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“Come on, you can do this. It’s only a meeting, just hold it together. Oh God, I can feel the wave coming. Not now, please, not now. My heart’s beating too fast, it’s going to explode. This isn’t right. Why can’t I catch my breath? I’m suffocating. My muscles feel heavy and my tongue is frozen. I can’t think straight, am I going to faint? I have to get out of here. I can’t stay.”

This is an example of an internal dialogue that I had with myself during one of my first panic attacks.

Having suffered with anxiety for over a decade and choosing to ignore it — not a great plan, trust me — I’d finally pushed my brain too far. I hoped that it was just a one-time thing, but after the third attack, I knew I was in trouble.

To someone who’s never experienced one, the best way I can think to describe a panic attack is: It’s like having liquid terror injected into your brain. An overwhelming feeling that something is very wrong and you’re helpless to stop it. The brain desperately looks for a cause, but there’s none to be found. It’s truly one of the most distressing experiences I’ve had.

The common physical symptoms of a panic attack can include:

  • rapid heartbeat
  • feeling as though you can’t breathe
  • sweating
  • dry mouth
  • dizziness
  • nausea
  • stomach cramps
  • stiff muscles

During an attack, it’s common to fear one of two things: “I’m going to die” or “I’m going crazy.” Many people believe it’s a heart attack or stroke. That’s the crafty thing about panic attacks, they mimic serious symptoms of other illnesses.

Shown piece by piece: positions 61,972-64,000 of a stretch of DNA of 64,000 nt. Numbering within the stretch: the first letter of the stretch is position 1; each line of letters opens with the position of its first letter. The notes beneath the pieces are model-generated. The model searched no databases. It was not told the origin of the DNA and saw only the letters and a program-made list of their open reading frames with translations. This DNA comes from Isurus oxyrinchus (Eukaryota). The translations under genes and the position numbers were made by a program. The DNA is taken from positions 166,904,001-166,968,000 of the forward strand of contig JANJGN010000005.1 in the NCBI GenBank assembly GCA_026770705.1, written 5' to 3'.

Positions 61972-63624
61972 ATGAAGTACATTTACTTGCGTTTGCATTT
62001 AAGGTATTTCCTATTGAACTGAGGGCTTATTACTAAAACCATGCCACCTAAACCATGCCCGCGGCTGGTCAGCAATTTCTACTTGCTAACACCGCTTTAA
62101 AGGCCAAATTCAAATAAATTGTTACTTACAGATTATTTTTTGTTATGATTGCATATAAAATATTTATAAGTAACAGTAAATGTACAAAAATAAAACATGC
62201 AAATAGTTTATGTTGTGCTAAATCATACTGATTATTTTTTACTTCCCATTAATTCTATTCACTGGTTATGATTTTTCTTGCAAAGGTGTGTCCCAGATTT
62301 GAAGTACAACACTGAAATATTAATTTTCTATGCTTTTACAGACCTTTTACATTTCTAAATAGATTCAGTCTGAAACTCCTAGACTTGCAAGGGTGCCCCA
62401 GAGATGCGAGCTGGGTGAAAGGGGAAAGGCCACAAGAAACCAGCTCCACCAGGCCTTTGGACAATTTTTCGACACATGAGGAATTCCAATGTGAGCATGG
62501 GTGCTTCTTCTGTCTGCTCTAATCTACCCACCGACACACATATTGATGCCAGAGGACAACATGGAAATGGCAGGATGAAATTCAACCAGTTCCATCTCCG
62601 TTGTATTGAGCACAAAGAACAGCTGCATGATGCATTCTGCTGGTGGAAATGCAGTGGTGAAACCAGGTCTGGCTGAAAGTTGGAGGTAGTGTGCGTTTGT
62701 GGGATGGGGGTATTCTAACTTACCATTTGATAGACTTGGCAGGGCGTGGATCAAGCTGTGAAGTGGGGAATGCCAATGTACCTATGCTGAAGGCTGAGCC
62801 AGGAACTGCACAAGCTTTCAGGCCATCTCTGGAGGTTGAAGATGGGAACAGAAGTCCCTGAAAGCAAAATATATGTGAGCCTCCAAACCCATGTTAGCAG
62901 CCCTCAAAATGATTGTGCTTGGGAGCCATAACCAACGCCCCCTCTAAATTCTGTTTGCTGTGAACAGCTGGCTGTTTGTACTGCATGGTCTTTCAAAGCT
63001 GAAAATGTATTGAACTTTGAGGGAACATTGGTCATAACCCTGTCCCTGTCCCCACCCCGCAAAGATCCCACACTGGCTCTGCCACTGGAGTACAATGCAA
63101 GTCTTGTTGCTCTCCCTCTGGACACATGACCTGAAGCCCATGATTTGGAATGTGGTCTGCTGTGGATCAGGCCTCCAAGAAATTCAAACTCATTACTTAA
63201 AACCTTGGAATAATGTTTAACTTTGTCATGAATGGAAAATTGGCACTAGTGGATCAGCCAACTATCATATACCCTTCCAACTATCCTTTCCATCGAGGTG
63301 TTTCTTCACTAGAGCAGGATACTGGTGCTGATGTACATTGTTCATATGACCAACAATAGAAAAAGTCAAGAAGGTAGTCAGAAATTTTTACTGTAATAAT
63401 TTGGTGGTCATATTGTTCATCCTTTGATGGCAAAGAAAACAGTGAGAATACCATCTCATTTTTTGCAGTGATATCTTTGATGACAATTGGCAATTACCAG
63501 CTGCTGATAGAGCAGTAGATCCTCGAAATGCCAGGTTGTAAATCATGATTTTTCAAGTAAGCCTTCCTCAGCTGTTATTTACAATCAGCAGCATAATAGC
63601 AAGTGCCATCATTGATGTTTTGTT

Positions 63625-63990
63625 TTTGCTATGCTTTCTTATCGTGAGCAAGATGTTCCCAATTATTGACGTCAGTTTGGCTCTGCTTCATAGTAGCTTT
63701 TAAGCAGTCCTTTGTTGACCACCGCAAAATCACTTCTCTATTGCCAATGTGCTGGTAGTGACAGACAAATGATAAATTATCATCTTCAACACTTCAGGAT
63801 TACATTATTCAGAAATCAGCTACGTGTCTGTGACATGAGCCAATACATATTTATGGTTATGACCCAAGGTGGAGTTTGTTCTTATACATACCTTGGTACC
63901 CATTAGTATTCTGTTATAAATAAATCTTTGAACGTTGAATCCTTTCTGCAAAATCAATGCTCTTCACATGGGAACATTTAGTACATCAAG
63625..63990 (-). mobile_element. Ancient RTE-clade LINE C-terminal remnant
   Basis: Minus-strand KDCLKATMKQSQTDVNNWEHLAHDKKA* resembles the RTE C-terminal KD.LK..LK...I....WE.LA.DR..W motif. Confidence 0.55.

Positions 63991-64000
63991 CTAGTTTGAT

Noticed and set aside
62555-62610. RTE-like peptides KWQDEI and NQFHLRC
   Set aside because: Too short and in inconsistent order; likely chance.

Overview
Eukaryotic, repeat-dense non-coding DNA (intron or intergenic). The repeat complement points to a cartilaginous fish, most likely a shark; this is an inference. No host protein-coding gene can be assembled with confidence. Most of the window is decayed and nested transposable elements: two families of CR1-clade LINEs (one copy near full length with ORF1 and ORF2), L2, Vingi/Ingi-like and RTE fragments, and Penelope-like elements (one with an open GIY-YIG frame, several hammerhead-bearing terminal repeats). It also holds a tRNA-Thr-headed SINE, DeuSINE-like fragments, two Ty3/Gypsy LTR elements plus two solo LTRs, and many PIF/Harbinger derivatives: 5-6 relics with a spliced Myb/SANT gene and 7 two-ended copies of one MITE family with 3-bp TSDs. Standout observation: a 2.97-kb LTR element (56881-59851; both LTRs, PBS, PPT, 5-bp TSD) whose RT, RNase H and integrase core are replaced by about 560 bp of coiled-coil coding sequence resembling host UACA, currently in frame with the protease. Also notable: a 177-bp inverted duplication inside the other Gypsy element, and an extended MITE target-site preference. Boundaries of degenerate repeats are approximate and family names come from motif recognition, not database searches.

What triggers one? Well that depends — again, so irritating. There’s no one definitive cause.

My biggest trigger is any environment that reminds me of school. The desks, group setting, and fear that at any moment I could be asked a question I don’t know. This is why meetings or dinner parties can be triggering. For other people, it’s public transportation, supermarkets, or driving during heavy traffic.

However, all is not lost! You don’t have to be a slave to panic all of your life. There are techniques that can be very beneficial to you.

1. See a doctor

It sounds obvious, but I highly recommend anyone experiencing panic attacks to go and see a doctor. In the initial stages, while you’re learning more about the condition, a doctor might prescribe some short-term medications, such as diazepam, to take the edge off.

Plus, it’s always good to have a doctor confirm that you don’t have a heart condition and that it’s indeed anxiety or panic attacks. On my first visit, I burst into the office and declared that I was dying! My doctor confirmed otherwise.

2. Practice deep belly breathing

Did you know that many of the symptoms of a panic attack, such as feeling dizzy and a pounding heart, are actually intensified because you’re not breathing properly? When we panic, we breathe in our chests, which is known as shallow breathing.

Instead, try using your stomach muscles when you breathe. This will increase the amount of oxygen in the body and help to slow things down. Check out my video on breathing techniques for more details.